Bills eligible for possible debate on the Senate floor are available here; the list changes daily so check as needed. Among the tracked bills that might be taken up on Tuesday are SB 7 by Hughes (election fraud) and SB 24 by Huffman (hiring of peace officers).
House committees approved HB 530 by Patterson (election judges carrying handguns at polling places), HB 873 by Collier (dog tethering), HB 1071 by Harris (therapy dogs in court), HB 1172 by Howard (rights of sexual assault survivors), HB 1374 by Minjarez (sexual assault counselor privilege), HB 2733 by Tinderholt (DWI database), and HB 3295 by S. Thompson (DTPA actions against massage parlors by local prosecutors).
Senate Committees voted out SB 21 by Huffman (bail bond reform), SB 24 by Huffman (hiring peace officers), SB 111 by West (law enforcement discovery compliance), and SB 476 by Nelson (mandatory sexual assault review teams).
Hey, that’s a lot of information to absorb, isn’t it? We get it. Why not take a break and clear your head? There’s a lot more to pass along, so this is a good mid-way point to pause before diving in again. (And just remember—if you think this is tough to read, imagine what it must be like trying to distill, summarize, and share all this crap! The struggle is real.)
The long Easter break will totally change next week’s usual committee hearing schedule. Below are the relevant postings so far, but we’ll probably have to update this again with information on hearings later in the week. We apologize in advance for stuffing your inbox.
For a full agenda of all bills to be heard at each meeting, please click the link in the committee’s name below; the text of each individual bill will be accessible on that notice by clicking the bill number.
Monday, April 5 (no business)
Tuesday, April 6
House Judiciary & Civil Jurisprudence – 8:00 a.m., E2.026
HB 2144 by Harris creating a new tort of public nuisance
HB 3334 by Turner creating a statewide criminal justice sentencing database
HB 3774 by Leach, the omnibus court creation and judicial administration bill
HB 4422 by T. King authorizing county legal counsel to request AG opinions
Senate Jurisprudence – 9:00 a.m., Room E1.016
SB 295 by Perry creating a testimonial privilege for certain sexual assault counselors
SB 312 by Huffman increasing the punishment for improper sexual activity with a person in custody
SB 335 by Johnson relating to toxicological evidence in intoxication cases
SB 495 by Kolkhorst granting crime victims a right to request bond increases
SB 1054 by Huffman creating a condition of supervision relating to searches
SB 1055 by Huffman creating an offense for injuring pedestrians in a crosswalk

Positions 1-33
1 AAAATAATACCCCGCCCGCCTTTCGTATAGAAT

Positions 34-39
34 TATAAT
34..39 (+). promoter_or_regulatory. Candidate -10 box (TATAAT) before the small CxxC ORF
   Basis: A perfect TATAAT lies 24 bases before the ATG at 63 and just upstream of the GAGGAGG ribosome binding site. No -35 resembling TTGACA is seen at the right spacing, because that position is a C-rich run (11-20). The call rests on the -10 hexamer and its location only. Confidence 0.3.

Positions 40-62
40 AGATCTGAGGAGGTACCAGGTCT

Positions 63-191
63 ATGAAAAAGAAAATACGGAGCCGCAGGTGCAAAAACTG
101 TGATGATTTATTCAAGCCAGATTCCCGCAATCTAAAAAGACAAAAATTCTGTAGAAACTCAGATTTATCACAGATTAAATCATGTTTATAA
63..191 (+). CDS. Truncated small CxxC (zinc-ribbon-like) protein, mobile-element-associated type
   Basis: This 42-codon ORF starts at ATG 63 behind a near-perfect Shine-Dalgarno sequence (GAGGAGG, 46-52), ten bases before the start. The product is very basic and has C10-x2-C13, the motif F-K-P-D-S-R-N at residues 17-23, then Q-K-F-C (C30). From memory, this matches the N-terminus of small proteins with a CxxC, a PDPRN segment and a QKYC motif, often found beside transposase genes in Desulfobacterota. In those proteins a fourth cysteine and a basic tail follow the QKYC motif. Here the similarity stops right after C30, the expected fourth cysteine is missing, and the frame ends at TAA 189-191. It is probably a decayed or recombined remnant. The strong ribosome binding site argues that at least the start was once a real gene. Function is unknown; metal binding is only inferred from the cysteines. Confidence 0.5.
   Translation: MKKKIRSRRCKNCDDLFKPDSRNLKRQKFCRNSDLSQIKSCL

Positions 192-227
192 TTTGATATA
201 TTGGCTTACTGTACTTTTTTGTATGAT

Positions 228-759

SB 1056 by Huffman creating a “SWATting” offense
Senate Local Government – 11:00 a.m. or upon adj., 2E.20 (Betty King Committee Room)
SB 10 by Bettencourt barring the use of local funds for legislative work
SB 1879 by Bettencourt relating to the reporting of lobbying activities by certain political subdivisions
House Criminal Jurisprudence – 1:00 p.m. or upon final adjournment, Room E2.012
HJR 4 by Kacal proposing a constitutional amendment to deny bail in certain cases
HB 20 by Murr, the Texas Judicial Council version of bail bond reform
HB 99 by Toth reducing the penalty for possession of marijuana
HB 169 by S. Thompson reducing the penalties for possessing certain controlled substances
HB 198 by M. Gonzalez extending the scope of the “Romeo and Juliet” defense
HB 439 by Canales reducing the penalty for possession of marijuana concentrate
HB 441 by Zweiner reducing the penalty for possession of marijuana
HB 498 by Wu reducing the penalty for the possession of marijuana
HB 688 by Dutton exempting certain co-conspirators from the death penalty
HB 818 by Cole reducing the penalty for the possession of marijuana
HB 834 by S. Thompson requiring corroboration of undercover peace officers
HB 854 by Burns exemption LTC holders from certain weapons laws
HB 921 by White relating to release on bail
HB 955 by Dutton requiring bond for parolees who bond out on new offenses
HB 956 by Dutton allowing long knives in bars, churches, and amusement parks
HB 1005 by Leman imposing conditions of release on certain bail bonds
HB 1178 by Crockett removing the penalty for possession of drug paraphernalia
HB 1340 by Leach exempting certain co-conspirators from the death penalty
HB 1609 by Crockett reducing the penalty for possession of marijuana